MA: It’s part of the curriculum and it’s under the auspices of the applied technology department. They help build homes through the carpentry part of it. When those kids get out of high school they have a skill. They have a strong model and have been doing it for 40 years. Let’s keep doing that and let’s get plumbing in these schools as well. If you do that in 1,000 schools around the country, you will start making a dent in the labor pool.
How do associations such as PHCC and NKBA factor in?
MA: There is a role for everybody because we need that local partnership between a contractor, a distributor and even designers to go to schools and say, “We would like to work with you to open up these classes.” These associations are going to be the way to get this done — their members. PHCC is very important because of the contractor part and NKBA is very passionate about this.
What about the critics who are leery of the phrase fast-tracking?
MA: We’re not fast-tracking per se. We are shifting it so kids can do it in high school so when they get out they only have two years to finish as opposed to four years. We’re getting them into the industry quicker. In high school they could be working for a plumber and earning money doing basic stuff in the summer or whenever. We don’t want to shortchange training, but we want to fit into a two-year timeframe. We don’t want a bunch of plumbers that all they can do is put a bunch of toilets in.
How do you put into words how bad the labor shortage is throughout the supply chain?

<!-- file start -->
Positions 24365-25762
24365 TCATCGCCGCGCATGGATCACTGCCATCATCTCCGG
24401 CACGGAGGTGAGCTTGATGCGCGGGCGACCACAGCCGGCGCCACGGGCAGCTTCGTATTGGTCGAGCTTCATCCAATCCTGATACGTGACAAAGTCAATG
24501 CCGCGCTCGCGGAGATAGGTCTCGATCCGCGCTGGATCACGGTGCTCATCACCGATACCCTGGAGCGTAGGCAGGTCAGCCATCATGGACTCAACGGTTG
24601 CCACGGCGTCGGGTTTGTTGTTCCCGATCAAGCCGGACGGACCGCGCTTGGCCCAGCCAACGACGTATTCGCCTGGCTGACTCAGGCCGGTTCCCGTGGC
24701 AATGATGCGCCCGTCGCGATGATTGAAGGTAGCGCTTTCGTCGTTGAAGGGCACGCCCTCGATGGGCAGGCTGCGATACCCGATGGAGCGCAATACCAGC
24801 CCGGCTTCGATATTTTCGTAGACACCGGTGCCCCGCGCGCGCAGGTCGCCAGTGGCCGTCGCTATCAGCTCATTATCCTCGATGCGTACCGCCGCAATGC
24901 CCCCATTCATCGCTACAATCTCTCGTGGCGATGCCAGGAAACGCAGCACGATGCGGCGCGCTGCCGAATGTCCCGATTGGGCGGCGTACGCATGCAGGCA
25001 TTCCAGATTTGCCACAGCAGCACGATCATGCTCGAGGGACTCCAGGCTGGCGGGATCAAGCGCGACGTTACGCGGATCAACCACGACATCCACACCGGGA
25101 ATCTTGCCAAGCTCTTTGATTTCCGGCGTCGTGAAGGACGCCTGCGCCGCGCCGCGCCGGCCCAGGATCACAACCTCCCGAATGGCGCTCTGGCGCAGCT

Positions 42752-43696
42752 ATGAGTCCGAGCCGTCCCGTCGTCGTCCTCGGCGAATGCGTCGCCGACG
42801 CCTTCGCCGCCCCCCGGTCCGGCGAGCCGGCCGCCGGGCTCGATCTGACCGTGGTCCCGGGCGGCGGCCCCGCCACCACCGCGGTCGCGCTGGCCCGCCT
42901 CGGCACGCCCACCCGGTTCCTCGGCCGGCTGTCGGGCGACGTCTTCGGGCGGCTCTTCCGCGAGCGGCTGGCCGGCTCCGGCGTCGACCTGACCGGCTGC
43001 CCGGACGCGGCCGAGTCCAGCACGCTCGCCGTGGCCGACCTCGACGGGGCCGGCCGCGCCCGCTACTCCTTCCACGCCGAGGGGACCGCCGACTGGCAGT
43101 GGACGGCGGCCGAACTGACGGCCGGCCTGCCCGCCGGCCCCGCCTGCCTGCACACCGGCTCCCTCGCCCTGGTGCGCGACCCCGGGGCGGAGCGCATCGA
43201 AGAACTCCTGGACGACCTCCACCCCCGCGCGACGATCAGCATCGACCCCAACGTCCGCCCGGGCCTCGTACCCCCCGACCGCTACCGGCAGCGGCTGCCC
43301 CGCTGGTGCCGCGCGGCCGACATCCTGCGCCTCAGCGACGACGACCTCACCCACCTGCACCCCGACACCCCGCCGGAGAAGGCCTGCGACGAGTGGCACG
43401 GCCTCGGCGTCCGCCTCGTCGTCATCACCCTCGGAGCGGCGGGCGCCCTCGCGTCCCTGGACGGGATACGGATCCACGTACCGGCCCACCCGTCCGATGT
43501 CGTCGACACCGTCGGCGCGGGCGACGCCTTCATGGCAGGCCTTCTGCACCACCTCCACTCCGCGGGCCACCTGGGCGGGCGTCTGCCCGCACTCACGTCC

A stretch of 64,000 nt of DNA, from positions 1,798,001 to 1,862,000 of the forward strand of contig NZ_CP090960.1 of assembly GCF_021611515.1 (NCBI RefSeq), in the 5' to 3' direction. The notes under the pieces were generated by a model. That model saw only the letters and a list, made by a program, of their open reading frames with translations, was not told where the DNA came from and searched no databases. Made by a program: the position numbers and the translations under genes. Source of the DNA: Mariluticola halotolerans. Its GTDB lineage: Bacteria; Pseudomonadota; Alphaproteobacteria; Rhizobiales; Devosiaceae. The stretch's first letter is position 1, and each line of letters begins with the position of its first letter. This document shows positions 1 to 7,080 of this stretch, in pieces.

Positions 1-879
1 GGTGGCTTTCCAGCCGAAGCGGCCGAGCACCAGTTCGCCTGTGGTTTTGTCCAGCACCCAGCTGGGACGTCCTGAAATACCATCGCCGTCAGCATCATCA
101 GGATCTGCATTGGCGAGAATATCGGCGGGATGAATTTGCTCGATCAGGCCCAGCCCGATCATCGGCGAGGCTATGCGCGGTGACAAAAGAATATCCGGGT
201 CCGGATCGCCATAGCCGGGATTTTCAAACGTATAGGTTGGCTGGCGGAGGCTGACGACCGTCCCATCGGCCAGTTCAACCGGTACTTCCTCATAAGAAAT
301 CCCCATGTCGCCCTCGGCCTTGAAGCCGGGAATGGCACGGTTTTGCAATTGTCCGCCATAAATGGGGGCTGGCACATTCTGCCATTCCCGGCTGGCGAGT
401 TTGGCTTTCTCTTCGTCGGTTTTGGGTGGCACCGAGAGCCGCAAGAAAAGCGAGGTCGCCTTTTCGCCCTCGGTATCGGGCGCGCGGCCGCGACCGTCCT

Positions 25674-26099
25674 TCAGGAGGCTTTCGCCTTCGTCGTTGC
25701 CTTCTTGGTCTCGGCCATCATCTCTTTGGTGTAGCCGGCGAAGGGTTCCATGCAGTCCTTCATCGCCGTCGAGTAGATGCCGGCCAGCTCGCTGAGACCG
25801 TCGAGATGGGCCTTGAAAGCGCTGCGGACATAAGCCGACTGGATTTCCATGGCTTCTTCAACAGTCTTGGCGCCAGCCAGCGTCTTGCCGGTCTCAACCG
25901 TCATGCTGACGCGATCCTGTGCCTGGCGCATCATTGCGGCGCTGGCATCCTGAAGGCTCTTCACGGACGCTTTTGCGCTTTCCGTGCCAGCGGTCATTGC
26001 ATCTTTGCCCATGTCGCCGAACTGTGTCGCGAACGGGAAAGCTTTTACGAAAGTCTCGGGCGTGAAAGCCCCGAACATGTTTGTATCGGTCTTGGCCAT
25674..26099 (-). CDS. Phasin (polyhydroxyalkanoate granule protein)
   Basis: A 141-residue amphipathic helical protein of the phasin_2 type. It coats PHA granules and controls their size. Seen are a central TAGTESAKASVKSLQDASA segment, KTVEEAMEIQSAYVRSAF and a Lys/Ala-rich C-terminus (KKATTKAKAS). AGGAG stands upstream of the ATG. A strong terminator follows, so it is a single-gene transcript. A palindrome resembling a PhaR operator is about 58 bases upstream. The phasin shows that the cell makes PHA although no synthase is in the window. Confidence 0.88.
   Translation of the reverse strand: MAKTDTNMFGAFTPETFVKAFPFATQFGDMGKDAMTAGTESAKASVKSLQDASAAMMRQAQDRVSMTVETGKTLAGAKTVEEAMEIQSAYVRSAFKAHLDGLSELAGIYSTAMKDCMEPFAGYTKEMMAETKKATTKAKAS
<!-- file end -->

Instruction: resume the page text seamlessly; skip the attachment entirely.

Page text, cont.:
MA: I was talking to a contractor who said they have product sitting on a distributor’s shelf earmarked for a jobsite, but the contractor can’t get to it because they are overworked. This person said they walked away from at least $30,000 of work since the first of the year because they don’t have the manpower to do it. Generals are offering to pay more money but firms can’t do the work because they don’t have the help. If we do 1,000 schools and we have 35 students per class and you do it for a few years and not one kid goes into plumbing, you still have trained thousands and thousands of future homeowners on how to sweat a pipe or change their own toilet and faucet.
It’s a crisis right now. You want to replace infrastructure? We don’t have the labor. You want to build new houses and get people to buy more houses? We don’t have the labor. What’s going to happen to the price? It’s going to go out of sight because we don’t have the labor. We need to deal with this now from an industry perspective.